Who made this site and when?
This site was actually made in 2017 by Michiel Sikma. It's designed to mimic 1996 era HTML as closely as possible.
Ruby was created by Takeshi as a free Microsoft Comic Chat character.
See his website for more information: http://www2.gol.com/users/raindogs/takeshi/chat/
Why does this exist?
It started out as a way to quickly display search results on retro computers running old browsers that don't support today's web. These browsers often display broken pages and slow to a crawl trying to process and render everything.
After the basic work was done, some more stuff was added just for the heck of it. It's not a bad homepage for an old hobby computer running Windows 95 or System 7.
How does this site work?
It's built in PHP and actually takes content from DuckDuckGo. When you run a search, we run the search on their system and return the results back to you.
What were some inspirations for this site?
We did some research into old search engines while making this. Most websites were very simple back then, and not many people knew how to make the most of HTML. Search engines had some of most sophisticated websites back then, since they were all vying to become the default page.
Here are some images of what they looked back then:
|Altavista on Macintosh System 7, around 1996|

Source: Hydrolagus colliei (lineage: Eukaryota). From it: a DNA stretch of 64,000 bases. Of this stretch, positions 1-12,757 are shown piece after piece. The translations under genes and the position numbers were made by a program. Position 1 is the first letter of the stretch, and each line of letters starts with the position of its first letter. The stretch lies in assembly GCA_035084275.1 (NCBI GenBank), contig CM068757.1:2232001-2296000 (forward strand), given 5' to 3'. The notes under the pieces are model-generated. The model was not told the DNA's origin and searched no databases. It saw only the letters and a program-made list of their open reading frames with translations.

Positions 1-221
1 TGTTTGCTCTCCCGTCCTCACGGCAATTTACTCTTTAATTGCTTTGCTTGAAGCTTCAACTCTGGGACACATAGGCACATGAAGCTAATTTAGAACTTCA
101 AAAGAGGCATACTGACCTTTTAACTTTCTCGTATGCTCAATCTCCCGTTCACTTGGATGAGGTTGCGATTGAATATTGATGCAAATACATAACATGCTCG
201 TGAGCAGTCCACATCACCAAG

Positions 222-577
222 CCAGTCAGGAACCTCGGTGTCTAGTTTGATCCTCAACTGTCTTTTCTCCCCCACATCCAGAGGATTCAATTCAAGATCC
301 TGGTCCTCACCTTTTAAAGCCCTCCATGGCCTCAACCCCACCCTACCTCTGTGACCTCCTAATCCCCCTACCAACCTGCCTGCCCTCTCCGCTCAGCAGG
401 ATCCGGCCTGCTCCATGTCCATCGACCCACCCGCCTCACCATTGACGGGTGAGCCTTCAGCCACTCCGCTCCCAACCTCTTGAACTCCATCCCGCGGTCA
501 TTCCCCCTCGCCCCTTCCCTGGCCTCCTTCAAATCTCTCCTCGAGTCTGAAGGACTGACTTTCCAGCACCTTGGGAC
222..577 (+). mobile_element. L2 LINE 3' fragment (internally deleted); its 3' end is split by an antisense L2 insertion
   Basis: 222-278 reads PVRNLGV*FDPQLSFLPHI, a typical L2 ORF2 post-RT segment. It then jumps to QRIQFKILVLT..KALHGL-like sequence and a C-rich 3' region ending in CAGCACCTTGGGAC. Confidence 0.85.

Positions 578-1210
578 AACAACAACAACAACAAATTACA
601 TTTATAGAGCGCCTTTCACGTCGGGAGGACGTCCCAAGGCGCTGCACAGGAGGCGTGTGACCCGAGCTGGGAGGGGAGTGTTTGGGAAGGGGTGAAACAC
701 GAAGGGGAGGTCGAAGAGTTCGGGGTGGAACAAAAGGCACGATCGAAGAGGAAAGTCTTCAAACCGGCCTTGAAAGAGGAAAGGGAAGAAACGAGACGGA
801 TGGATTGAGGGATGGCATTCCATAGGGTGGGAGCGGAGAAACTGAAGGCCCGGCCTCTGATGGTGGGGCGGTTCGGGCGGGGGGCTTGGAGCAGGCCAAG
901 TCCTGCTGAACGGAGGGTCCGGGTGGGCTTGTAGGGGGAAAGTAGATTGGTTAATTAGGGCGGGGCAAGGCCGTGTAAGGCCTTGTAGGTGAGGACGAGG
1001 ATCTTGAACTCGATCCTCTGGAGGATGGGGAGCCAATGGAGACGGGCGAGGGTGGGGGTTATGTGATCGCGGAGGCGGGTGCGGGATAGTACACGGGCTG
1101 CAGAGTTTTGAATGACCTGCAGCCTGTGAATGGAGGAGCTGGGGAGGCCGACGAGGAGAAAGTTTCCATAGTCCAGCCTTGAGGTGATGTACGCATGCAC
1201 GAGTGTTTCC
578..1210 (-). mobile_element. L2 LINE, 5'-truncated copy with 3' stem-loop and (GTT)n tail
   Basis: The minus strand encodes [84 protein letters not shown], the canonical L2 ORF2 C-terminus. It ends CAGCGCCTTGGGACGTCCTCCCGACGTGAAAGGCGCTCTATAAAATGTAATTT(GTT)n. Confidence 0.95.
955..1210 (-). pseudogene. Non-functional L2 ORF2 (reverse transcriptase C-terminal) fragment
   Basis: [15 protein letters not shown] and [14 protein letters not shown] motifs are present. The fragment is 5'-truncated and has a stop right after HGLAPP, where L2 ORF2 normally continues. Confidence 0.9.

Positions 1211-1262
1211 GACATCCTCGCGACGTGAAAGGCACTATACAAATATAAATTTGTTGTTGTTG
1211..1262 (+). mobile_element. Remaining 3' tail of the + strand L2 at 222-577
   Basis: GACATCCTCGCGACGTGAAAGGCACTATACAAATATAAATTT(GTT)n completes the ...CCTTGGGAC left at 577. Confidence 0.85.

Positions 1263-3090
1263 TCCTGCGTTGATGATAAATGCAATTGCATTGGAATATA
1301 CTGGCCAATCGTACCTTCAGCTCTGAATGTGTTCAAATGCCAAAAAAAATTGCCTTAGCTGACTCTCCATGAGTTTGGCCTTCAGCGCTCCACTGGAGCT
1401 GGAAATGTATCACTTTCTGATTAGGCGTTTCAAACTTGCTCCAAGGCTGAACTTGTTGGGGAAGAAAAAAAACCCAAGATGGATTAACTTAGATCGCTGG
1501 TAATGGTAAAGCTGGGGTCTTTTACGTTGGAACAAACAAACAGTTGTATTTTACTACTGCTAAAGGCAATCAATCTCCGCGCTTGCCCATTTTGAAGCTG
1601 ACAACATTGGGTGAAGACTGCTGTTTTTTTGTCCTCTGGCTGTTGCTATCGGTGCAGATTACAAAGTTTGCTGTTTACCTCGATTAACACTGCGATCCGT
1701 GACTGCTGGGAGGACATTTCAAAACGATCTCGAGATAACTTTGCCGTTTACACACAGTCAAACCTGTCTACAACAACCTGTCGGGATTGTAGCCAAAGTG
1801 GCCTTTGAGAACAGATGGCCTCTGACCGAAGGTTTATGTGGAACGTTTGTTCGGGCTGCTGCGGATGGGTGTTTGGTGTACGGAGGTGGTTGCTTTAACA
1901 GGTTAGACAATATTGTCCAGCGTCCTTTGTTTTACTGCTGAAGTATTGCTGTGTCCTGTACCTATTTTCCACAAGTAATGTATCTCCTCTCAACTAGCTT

|Altavista on Windows 95, around 1998|
|Hotbot design overview from a magazine|
|Lycos site directory in Netscape (SeaMonkey)|
|Yahoo homepage in Windows 3.11, 1996|
Read this article from 1996 by Anne Callery from Yahoo! to learn more the concerns and motivations of the time.
How close is this to a real 1996 era search engine?
Pretty close. There's no CSS whatsoever so we use 90s era tricks to get things to display correctly (tables everywhere, spacer images). Even so, there are some anachronisms:
|Search engines weren't even close to being as good as DuckDuckGo is today.|
|The website is sent as UTF-8, which has technically already existed since 1993 but wouldn't be a common encoding until the early to mid 2000s.|
|It was uncommon (but not unheard of) for websites to use tables as extensively as we do for layout in 1996. Table layouts don't display well when they're slowly coming in over a modem connection, so they were used sparingly.|
|We may add a captcha to the submission pages, even though they didn't exist yet until Altavista implemented them in 1997. And even then they were very uncommon until the mid 2000s.|
|A minor one, but still: the pages are sent gzipped, and browser support for that didn't start until around 1999.|
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Ruby is © by Takeshi